American Foundation for Suicide Prevention

According to the CDC, there were 22,018 firearm suicides in 2015, comprising nearly two-thirds of all firearm fatalities that year. While the percentage of suicides involving firearms declined steadily over the preceding 15 years, firearms were still used in over 50 percent of suicides in 2015.[i] Acknowledging this tragic statistic and the reality that upwards of 30 percent of Americans have guns in their homes, the American Foundation for Suicide Prevention (AFSP) has taken the unconventional approach of partnering with the firearm industry, through their partnership with NSSF, in an aggressive bid to reduce firearm suicides. The AFSP has set an ambitious goal for the partnership to save 9,000 lives by 2025. To this end, they have created a Suicide Prevention Toolkit aimed at firearm retailers, shooting ranges, and gun owners to help them understand the risk factors and warning signs associated with suicide and to know where to find assistance.

The AFSP carefully stays away from political action related to gun policy, and receives no funding from NSSF, firearm manufacturers, the NRA, or other gun lobbying organizations. But the AFSP is bullish on its unusual partnership: “By working with the National Shooting Sports Foundation, we are systematically disseminating suicide prevention education to thousands of gun retail stores, shooting ranges and gun owners nationwide.” The AFSP argues that providing public education resources to the firearm-owning community will help get the word out to those “who may be concerned about a friend or family member who is feeling suicidal and who may be operating a firearm.” In a similarly conciliatory acknowledgement, the NSSF echoes the AFSP’s contention that “there is very strong evidence that when those who are suicidal do not have access to a chosen method for suicide, most do not typically shift to a different method.” Both organizations seem to agree that an appropriate course of action is separating a suicidal person from his firearm through safe storage or temporary removal of the firearm from the home.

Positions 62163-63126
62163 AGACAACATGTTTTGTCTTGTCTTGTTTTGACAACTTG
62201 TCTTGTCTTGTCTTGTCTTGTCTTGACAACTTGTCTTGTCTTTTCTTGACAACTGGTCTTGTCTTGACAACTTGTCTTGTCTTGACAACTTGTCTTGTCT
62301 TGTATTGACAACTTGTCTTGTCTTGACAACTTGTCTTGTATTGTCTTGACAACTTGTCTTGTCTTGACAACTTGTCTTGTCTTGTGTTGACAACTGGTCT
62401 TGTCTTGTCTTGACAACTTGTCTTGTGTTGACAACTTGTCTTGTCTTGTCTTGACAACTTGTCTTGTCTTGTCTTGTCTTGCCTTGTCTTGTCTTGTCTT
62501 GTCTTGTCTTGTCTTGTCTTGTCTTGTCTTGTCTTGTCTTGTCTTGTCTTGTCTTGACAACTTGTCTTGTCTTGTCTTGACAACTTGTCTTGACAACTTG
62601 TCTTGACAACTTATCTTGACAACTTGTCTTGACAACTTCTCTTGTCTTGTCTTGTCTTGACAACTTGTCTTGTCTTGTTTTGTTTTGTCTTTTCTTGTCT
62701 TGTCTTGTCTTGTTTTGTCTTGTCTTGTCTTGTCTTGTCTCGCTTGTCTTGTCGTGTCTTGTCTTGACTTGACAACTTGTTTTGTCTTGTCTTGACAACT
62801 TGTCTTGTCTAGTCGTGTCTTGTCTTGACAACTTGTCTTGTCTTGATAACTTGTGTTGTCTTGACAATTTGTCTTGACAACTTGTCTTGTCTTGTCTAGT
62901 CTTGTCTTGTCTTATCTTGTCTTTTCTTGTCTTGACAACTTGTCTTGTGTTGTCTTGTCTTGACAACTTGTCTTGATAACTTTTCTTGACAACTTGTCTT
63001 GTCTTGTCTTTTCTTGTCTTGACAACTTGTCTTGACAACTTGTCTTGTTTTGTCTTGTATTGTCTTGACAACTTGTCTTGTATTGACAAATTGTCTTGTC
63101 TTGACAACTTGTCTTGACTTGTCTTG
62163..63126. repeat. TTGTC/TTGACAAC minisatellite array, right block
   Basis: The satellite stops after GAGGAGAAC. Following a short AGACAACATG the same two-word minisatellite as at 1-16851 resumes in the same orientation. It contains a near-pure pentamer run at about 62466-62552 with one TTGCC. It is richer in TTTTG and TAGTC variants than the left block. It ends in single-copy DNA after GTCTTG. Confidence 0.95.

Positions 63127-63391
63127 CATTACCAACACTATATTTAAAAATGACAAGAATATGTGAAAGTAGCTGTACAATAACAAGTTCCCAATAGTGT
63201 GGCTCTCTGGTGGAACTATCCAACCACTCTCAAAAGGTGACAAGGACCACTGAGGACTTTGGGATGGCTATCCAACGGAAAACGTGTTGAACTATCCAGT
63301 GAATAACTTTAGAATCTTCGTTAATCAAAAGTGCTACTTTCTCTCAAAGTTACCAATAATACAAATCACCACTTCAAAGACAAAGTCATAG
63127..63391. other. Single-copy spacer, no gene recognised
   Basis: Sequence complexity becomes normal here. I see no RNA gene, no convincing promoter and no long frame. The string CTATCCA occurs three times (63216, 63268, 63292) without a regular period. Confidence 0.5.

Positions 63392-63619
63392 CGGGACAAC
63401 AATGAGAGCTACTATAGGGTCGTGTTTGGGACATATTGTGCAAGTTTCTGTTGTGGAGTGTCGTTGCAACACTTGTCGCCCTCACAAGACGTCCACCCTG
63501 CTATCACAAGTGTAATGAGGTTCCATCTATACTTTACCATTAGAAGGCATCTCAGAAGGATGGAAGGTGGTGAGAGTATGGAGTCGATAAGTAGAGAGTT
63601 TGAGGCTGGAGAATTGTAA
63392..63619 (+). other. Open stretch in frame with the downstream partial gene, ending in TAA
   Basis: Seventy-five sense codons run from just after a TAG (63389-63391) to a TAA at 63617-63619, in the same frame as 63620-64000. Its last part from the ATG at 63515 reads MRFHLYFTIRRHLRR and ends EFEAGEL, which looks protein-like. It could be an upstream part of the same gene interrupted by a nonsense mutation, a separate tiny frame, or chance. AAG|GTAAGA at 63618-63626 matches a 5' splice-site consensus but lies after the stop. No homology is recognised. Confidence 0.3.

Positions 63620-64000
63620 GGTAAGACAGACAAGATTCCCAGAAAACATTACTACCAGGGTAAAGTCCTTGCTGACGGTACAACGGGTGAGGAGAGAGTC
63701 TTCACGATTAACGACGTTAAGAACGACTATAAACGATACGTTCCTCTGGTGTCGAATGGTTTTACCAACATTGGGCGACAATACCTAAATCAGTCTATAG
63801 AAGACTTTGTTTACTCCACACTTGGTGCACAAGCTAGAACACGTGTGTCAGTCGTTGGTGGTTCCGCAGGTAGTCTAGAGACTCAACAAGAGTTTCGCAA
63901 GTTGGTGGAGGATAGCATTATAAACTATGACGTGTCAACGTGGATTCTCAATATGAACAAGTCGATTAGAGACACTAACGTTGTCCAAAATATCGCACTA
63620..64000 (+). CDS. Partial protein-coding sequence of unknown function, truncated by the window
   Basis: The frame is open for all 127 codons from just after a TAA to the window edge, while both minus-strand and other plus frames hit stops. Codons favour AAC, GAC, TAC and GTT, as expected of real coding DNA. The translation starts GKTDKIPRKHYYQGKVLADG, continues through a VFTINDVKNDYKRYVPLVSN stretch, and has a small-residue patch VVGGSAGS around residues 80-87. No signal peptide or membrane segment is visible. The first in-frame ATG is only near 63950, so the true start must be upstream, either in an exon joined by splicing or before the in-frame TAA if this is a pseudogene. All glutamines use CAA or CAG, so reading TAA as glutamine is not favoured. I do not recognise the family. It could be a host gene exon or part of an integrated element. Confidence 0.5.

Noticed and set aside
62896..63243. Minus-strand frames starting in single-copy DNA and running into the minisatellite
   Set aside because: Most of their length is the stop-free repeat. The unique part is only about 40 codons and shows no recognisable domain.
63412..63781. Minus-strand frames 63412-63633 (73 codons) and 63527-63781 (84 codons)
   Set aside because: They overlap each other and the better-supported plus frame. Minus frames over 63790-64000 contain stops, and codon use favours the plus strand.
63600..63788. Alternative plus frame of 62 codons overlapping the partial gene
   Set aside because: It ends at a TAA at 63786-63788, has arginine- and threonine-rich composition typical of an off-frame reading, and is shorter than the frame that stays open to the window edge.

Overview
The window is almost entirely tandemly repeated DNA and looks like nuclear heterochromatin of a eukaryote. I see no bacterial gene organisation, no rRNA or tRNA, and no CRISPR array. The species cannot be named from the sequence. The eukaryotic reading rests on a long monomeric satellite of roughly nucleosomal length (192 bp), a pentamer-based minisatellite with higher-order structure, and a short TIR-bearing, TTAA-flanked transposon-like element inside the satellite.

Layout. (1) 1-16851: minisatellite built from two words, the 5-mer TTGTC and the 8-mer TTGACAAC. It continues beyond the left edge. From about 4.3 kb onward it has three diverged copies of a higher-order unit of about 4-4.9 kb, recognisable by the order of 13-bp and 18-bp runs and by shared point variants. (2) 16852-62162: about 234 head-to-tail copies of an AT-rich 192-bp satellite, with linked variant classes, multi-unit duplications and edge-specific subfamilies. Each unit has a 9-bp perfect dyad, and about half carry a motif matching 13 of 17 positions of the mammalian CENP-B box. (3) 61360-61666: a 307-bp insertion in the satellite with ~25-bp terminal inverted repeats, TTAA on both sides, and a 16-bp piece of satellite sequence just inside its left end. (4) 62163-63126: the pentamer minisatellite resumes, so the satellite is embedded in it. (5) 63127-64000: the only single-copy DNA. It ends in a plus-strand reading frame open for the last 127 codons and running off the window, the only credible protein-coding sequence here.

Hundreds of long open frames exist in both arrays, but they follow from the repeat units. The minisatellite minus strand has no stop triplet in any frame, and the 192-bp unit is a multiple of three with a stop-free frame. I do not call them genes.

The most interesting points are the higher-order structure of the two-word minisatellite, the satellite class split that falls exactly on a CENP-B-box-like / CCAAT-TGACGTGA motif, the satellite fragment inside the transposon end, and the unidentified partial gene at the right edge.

A great deal has been written elsewhere about the true motives of those who would ban “assault weapons.” What the actual numbers show is that saving lives is not one of them. A recent report by Everytown admits as much:

The true picture of mass shootings in the U.S. is different than headlines suggest. While there are prominent attacks on public places—like the Pulse nightclub in Orlando—the majority of… shootings occur in the home, between spouses, partners, and family members. Furthermore, the fatalities…were not unavoidable. Often, the shooters never should have had access to a gun in the first place—either because they were prohibited from possessing firearms or they had recently exhibited dangerous behavior.

Indeed. Plenty of laws are already on the books and then some—just ask any gun owner in California, New Jersey, Massachusetts, New York, Connecticut, Hawaii, Maryland, Rhode Island, Illinois, Pennsylvania, or Washington, D.C.

While the nebulous term “assault weapons” makes for a good sound bite, it serves no purpose other than to inflame passions by injecting yet another emotional element into the gun control debate. There is a real danger here: over-heated, politically motivated gun control rhetoric exaggerates the harm done by Constitutionally-protected semi-automatic rifles, thus diverting sorely-needed attention and resources from more lethal perils.

Steve Warner

Steve Warner is a freelance writer living in south Florida.